He also blames Caddy for staining the Compson family name even though he does not care about anyone but himself and is not made of the same material that his ancestors who built the name, were made of. But his resentment does not lie just for Caddy and from his views on people in general, the bad nature of his character can be seen. For example, in terms of his mistress in Memphis, he said, “I never promise a woman anything nor let her know what I’m going to give her. That’s the only way to manage them. Always keep them guessing. If you cant think of any other way to surprise them, give them a bust in the jaw.”

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In terms of Jews, he said, “I give every man his due, regardless of religion or anything else. I have nothing against the jews as an individual […] it’s just the race. You’ll admit that they produce nothing.” In terms of the African American people working at the hardware store, he said, “What this country needs is white labour. Let these dam trifling niggers starve for a couple of years, then they’d see what a soft thing they have.” Despite Jason’s awful nature, he is the only person whom his mother, Ms. Compson, loves although he does not desire or cherish her love. On the other hand, Benjy, Quentin and Caddy longed for their mother’s love but they didn’t get it. He did not get along with his siblings either because he never connected with them on a personal level as he was self-absorbed.

Faulkner uses symbolism to emphasize ideas. Water is a recurring symbol of purity in the novel. The Compson siblings playing in the branch and Caddy muddying her drawers while playing in the stream foreshadows Caddy’s promiscuity in the later years to come. Here, Caddy was able to wash the dirt off and purify herself but in the future, she is not able to wash off her sins. When Benjy smells Caddy wearing perfume during her virginal state, he gets mad because she no longer smells like trees. So he forces her to wash the perfume away, which symbolizes water’s cleansing ability as it represents washing away her sin.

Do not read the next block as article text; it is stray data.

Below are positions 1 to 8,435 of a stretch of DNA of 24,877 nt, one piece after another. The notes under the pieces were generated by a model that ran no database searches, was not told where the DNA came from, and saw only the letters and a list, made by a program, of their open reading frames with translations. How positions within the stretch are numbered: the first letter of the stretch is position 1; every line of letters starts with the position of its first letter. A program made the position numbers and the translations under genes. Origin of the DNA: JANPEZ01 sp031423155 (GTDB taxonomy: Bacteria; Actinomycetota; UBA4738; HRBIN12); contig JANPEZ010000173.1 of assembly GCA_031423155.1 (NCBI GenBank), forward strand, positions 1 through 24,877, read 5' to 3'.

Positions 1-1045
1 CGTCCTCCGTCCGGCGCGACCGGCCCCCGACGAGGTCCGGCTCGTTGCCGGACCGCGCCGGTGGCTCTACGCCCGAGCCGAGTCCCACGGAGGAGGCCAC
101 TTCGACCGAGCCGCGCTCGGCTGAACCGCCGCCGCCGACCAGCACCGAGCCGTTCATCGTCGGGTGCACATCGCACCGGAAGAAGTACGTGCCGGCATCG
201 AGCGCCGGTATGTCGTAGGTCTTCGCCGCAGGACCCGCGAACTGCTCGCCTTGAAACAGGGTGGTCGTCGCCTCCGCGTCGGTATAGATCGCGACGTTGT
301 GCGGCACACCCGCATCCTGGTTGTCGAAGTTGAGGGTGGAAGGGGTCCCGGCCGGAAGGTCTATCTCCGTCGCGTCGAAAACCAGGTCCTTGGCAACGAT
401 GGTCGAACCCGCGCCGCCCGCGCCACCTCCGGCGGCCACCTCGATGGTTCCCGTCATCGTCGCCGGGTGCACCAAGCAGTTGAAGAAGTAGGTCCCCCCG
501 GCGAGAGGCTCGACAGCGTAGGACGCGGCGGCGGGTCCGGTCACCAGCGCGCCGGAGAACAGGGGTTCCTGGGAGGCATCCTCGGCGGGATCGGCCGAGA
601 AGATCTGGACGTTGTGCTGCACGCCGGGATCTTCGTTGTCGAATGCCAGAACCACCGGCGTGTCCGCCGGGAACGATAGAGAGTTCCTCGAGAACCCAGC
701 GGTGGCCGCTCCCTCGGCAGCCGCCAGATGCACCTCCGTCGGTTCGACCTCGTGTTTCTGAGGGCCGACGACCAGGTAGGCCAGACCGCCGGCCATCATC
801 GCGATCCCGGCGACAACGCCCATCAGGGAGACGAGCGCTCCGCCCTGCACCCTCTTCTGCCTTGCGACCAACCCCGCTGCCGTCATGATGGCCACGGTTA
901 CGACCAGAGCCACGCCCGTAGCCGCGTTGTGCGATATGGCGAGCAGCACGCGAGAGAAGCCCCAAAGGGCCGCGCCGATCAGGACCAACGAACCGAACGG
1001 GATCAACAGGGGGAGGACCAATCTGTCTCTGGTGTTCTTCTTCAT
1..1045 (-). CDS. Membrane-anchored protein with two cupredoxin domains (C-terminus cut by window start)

After kissing Charlie on the swing in the presence of Benjy, Caddy was able to wash off her sin by washing her mouth with soap. When Caddy lost her virginity, years later, Benjy sensed that something was different about her. So he attempted to push Caddy into the bathroom so she could wash off her sins. But Caddy was not able to look directly at Benjy throughout this situation because she knew that washing herself would not be able to bring herself back to her virginal state. Water can also be a symbol of death because Quentin commits suicide by drowning himself. In this situation, water appears to have a cleansing ability because ending his life by jumping in the water, will relieve him from constantly worrying about Caddy’s loss of virginity.

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The Sound and the Fury Essay. (2021, Sep 28). Retrieved December 1, 2022, from